By DAVID HILL
WASHINGTON (Oct. 3, 2008)—The Washington Metropolitan Area Transit Authority is a step away from a $1.5 billion federal funding infusion for its Metro system, after a successful Senate vote Wednesday night.
The Senate passed the Rail Safety Improvement Act of 2008 by a 74-24 vote. President Bush will likely sign the bill into law.
The legislation provides funding to Metro on the condition that it is used to maintain the existing system and not to add new tracks or stations. Metro plans to buy and maintain rail cars and buses and renovate stations in need of repair, said Metro spokesman Steven Taubenkibel.
"We have some stations where platforms outside are being held up by two-by-fours," he said. "We've got (rail) cars that are close to 35 years old. And those cars have to be replaced."
The bill would also require that Metro expand cell phone coverage to assure service at its 20 busiest stops within the next year and install service at all stops within four years.
"We're very grateful for the efforts of our congressional delegation," Taubenkibel said. "It's an acknowledgement by many in Congress that Metro is vital not only to the workings of the region but in particular to the federal government."
Metro funding was one of many stipulations in the legislation, which also mandates collision-preventing technology and additional rest for rail employees. It comes in the wake of the Sept. 12 collision between a commuter train and freight train that killed 25 in Los Angeles.
The bill would require all Class I freight, passenger and commuter railroads implement positive train control systems, or PTCs, by Dec. 31, 2015. PTCs can electronically detect, and possibly prevent, conditions of a collision or derailment.
Some rail officials have expressed concern, arguing that PTCs are too expensive and unreliable to implement by the deadline. But Metro already has technology in place that would likely satisfy requirements, said Metro spokeswoman Angela Gates.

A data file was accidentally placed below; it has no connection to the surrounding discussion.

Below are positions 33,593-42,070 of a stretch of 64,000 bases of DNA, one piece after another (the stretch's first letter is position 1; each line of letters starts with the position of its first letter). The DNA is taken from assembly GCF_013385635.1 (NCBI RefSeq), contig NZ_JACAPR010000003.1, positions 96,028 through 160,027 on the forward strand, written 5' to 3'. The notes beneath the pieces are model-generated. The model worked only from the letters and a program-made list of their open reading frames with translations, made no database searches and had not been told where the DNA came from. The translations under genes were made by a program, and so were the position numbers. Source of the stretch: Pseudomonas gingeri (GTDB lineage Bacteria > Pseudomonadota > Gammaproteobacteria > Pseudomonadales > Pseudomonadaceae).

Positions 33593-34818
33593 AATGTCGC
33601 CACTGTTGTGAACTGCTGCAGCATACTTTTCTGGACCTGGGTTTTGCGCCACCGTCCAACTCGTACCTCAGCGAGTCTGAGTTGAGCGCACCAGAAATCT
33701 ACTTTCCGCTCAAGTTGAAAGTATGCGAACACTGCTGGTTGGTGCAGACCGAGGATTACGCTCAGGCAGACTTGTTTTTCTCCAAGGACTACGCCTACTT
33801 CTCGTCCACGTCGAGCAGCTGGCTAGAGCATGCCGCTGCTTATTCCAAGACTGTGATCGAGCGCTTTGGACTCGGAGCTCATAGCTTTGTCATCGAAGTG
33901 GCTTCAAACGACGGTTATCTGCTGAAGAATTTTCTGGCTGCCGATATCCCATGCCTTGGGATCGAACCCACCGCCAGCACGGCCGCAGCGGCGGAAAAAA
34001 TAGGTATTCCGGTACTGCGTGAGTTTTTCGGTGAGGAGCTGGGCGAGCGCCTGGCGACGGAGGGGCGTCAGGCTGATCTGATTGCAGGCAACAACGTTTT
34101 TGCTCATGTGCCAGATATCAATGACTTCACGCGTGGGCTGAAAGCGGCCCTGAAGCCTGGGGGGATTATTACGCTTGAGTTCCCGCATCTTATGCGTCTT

"We already actually have an automatic train protection system . . . which automatically slows down and stops trains to maintain a safe distance," she said. "We pretty much are ready."
For the government to award the money, Maryland, Washington, D.C., and Virginia must match it with $1.5 billion of their own, with each jurisdiction paying $500 million apiece.
Virginia's ability to pay has been in question since the state Supreme Court stripped the Northern Virginia Transportation Authority of its ability to impose and collect taxes on the grounds that the NVTA board of directors was appointed rather than elected. The February ruling erased more than $300 million in expected revenue for state transportation projects.
Despite the setback, Virginia will pay the $500 million, said Gordon Hickey, spokesman for Democratic Gov. Tim Kaine. The state's plan is to use money redirected from other transportation projects.
"Virginia does not leave earmarked money on the table," Hickey said. "It's not like we're going to take one project and kill it or anything. It would be a little here and a little there."
As some anticipated, the bill met resistance from Sen. Tom Coburn, R-Okla., who placed a hold on the legislation Friday, making it the most recent of more than 80 spending bills that he has held since 2005.
Coburn said he approved of many of the bill's safety reforms, but objected to what he considered wasteful funding, most notably the $1.5 billion for Metro and almost $13.1 billion for Amtrak.
The Senate was able to get around Coburn's hold Monday by voting for cloture. When approved by 60 senators, cloture limits consideration of a bill to no more than 30 additional hours. The motion passed, 69-17, clearing the way for Wednesday's vote.
"I am pleased that we were able to put ideology aside," Sen. Ben Cardin, D-Md., said in a statement. "This is good for our region and good for our nation."
Capital News Service contributed to this report.